Facebook has increased restrictions to content which is believed to oppose the Vietnamese government.
Facebook increased content restrictions in Vietnam by more than 500% in the second half of 2018 following the Vietnamese government’s request.
The US social media giant restricted access to 1,553 posts and three profiles in Vietnam, compared to 265 such “restrictions” in the first half 2018, Reuters cited Facebook’s Transparency Report.
A restriction refers to a piece of content posted to Facebook which is not viewable in some countries because it is deemed to violate local laws.
Facebook’s move tailored Vietnam’s tightened internet restrictions which took effect in January 2019 which requires multinational companies to set up local offices and store data in the country.
“There are times when we may have to restrict access to content because it violates the law in a particular country, even if it does not violate our community standards,” a Facebook spokeswoman told Reuters.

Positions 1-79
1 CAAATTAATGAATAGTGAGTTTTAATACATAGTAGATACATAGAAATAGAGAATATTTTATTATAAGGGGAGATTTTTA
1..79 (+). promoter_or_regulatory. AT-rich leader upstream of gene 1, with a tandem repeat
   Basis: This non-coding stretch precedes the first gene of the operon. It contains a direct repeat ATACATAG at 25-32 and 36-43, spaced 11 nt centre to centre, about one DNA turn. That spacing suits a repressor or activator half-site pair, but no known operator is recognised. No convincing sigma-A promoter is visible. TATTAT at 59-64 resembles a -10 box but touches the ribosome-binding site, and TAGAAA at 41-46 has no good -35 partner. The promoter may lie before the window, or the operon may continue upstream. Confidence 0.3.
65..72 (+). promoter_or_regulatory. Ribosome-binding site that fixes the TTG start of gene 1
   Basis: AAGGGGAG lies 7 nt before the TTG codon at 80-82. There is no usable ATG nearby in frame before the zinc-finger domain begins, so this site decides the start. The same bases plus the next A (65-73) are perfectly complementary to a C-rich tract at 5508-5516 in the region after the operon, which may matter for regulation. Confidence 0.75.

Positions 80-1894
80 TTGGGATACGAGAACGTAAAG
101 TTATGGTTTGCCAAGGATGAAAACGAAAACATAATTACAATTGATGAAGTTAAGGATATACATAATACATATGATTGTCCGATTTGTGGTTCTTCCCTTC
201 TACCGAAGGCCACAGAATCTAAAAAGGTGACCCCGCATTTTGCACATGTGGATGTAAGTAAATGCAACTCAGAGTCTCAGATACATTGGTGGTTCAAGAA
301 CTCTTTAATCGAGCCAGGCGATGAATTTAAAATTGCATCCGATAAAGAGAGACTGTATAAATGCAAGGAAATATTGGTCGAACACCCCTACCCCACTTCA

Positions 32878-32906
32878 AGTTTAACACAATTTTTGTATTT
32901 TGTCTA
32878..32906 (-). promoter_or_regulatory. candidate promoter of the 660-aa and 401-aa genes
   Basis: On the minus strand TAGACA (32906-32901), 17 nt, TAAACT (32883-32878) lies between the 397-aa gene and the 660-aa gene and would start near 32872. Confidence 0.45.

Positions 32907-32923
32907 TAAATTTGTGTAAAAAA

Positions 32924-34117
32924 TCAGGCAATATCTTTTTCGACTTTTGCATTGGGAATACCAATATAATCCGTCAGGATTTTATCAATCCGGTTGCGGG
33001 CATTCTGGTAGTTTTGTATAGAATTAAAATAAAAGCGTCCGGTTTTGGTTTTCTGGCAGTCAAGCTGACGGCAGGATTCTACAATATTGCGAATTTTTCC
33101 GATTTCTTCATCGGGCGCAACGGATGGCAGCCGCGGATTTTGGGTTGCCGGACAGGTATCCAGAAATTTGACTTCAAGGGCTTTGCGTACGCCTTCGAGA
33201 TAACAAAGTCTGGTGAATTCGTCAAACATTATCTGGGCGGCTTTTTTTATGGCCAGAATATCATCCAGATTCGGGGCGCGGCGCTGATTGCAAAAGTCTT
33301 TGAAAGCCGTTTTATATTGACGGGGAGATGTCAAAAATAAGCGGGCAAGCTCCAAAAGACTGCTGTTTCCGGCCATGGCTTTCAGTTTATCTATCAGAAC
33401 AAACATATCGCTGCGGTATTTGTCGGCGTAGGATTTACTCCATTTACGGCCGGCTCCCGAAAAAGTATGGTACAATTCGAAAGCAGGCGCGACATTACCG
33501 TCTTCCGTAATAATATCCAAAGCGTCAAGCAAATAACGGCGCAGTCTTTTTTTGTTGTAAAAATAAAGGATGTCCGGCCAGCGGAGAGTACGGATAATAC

“We publish information about the content we restrict based on local law in our Transparency Report, and notify the person who posted the content that it has been restricted,” the spokeswoman said.
Facebook’s Transparency Report said it had made restrictions based on reports from Vietnam’s Ministry of Information and Communications (MIC), and Ministry of Public Security (MPS).
So far, Facebook has removed more than 200 posts containing anti-state content in Vietnam following takedown requests by the government, according to local media.
Earlier this month, the Ministry of Information and Communications (MIC) said in a report that Facebook’s violations are proved in content management, online advertisement, and tax evasion.
A joint working group including representatives of Facebook, the MIC, the MPS, the State Bank of Vietnam (SBV), and General Department of Taxation has been set up to focus on three aforementioned violations.
In addition, Facebook is blamed for allowing advertising without paying tax to the local government. Information Minister Nguyen Manh Hung affirmed earlier this month that it’s not fair that foreign firms like Facebook that earn up to 70% of advertising revenues on digital space pay no tax whereas Vietnamese peers are closely comply with the national regulations. Hanoitimes
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